As the world’s resources of oil continue to decline, fracking is the the word on everyone’s lips. However, hydraulic fracturing – the process of using water, sand and chemicals to release deep deposits of oil and gas – does not come without its difficulties. Whilst the fracking industry has taken off in the US over the past few years, here in the UK concerns over the safety and environmental effects of the process have prevented it getting the go ahead.
In a report released today, it was announced that fracking could potentially be done safely in the UK under “rigorous regulation”, but it is too early to say whether it would be “a good idea”. However, the unavoidable fact is time to find newer energy resources is running out. Green energy such as wind and solar are all very well – until the wind stops blowing and the sun stops shining, as it is prone to do in England. It’s becoming clear that, with most oil plants in the North Sea set to close in under ten years, there is little other choice. The UK government backs it, the Environment Agency has granted energy firm Cuadrilla permits for exploratory fracking at two sites in Lancashire, and an attempt by a group of MPs to impose a moratorium on fracking was recently defeated.
If fracking goes ahead, as it appears it might have to, Britain’s reserves of gas and oil trapped within layers of shale rock could be worth billions of pounds; generating handsome returns for early investors. But, given the uncertainty of its future, is it worth taking the risk?
So far, the only company with a permit to dig in the UK is Cuadrilla, an alternative energy company that is privately owned, meaning shares cannot be bought. One of the few with shares you can buy is iGas Energy, which is listed on the Alternative Investment Market (Aim) for small start-ups. iGas is currently working on a five-year plan to develop shale gas sites in the North West and East Midlands, after a £170million deal was made with petrochemicals giant Ineos to join together in a number of shale projects.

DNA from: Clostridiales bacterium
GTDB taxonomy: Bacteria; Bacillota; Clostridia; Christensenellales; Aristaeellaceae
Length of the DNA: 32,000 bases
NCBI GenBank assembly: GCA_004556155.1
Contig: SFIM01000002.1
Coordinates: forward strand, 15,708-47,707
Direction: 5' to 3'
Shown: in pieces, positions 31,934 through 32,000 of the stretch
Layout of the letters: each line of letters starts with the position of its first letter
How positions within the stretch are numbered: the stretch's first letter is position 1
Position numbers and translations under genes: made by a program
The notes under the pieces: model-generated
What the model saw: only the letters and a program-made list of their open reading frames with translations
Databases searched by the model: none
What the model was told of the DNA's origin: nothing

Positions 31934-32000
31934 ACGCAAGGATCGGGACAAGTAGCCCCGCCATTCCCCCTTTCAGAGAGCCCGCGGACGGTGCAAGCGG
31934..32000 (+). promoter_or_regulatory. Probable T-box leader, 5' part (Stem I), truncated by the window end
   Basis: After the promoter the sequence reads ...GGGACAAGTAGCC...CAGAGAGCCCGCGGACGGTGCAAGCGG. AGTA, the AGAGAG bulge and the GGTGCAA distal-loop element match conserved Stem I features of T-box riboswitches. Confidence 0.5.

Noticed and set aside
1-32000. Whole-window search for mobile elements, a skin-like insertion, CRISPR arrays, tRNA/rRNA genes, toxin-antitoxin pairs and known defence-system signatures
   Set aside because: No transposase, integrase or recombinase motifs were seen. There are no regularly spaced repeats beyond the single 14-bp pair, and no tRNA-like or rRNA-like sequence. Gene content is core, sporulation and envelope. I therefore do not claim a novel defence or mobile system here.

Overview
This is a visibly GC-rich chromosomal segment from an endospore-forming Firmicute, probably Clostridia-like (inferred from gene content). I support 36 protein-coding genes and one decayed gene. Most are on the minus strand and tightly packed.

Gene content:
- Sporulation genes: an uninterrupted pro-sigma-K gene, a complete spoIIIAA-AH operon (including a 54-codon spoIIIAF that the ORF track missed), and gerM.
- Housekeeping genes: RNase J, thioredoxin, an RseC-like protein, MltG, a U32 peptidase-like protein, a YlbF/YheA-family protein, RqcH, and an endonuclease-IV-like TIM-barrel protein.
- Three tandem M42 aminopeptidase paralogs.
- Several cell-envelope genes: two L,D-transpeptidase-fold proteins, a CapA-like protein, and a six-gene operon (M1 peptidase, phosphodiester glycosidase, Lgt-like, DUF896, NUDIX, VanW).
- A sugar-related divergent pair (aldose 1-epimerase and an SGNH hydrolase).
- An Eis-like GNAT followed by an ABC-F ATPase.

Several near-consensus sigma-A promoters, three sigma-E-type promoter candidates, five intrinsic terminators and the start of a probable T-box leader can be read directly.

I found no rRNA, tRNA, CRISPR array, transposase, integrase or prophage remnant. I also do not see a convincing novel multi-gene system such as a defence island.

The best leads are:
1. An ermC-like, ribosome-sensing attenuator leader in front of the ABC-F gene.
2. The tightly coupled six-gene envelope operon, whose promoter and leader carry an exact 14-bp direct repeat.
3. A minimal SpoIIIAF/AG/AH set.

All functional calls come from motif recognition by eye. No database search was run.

Egdon Resources is a small fish in the UK gas sea, but its intentions for growth are clear. The company nearly doubled its UK shale gas acreage by acquiring Alkane Energy’s licences in a deal funded by a £6.4m share placing.
Given the difficulty finding public companies that are actually carrying out the fracking, it may be worth considering those in industries that are intrinsically linked with it.
Alkane Energy has technology that could benefit from a growth of British fracking. The company has developed a generator than can convert gas into electricity; the generators are currently in operation converting methane from disused coal mines to power, but they can be transported by lorry and deployed on site at low cost. Similarly, Scottish-based engineering company Weir Group provides pumps for the US shale industry and would be well placed to supply to UK sites.
The best method when investing in any area is to spread the risk – investing in funds who cover a range of companies is a good way to go. John Dodd, manager of the relatively new £80m Artemis Global Energy fund, has half of his fund in the US, including a large weighting to fracking companies including Pioneer.
Jason Hollands, managing director of financial adviser Bestinvest, says: “Fracking is the big story in energy at the moment — and it’s already had a major impact in the U.S. Undoubtedly, it could become a real growth area in the UK, and that will whet the appetites of investors who like to take risks.”
However, the collapse of shale gas prospects in Poland shows how unstable the industry can be. Wells were drilled and gas flowed, but the fractures in the rock quickly closed, causing gas flow to reduce to a trickle and calling a halt to operations.
Without a doubt, investing in fracking at this stage is far from safe. However, the British Geological Survey estimates that there are 1,300 trillion cubic feet of natural gas trapped in shale rock beneath northern England in the Bowland shale region; if just a fraction of those gas resources are realised at today’s prices, they would be worth more than £1 trillion. Clearly, there’s real potential; if you’re prepared to take the risk, there’s a chance it could really pay off.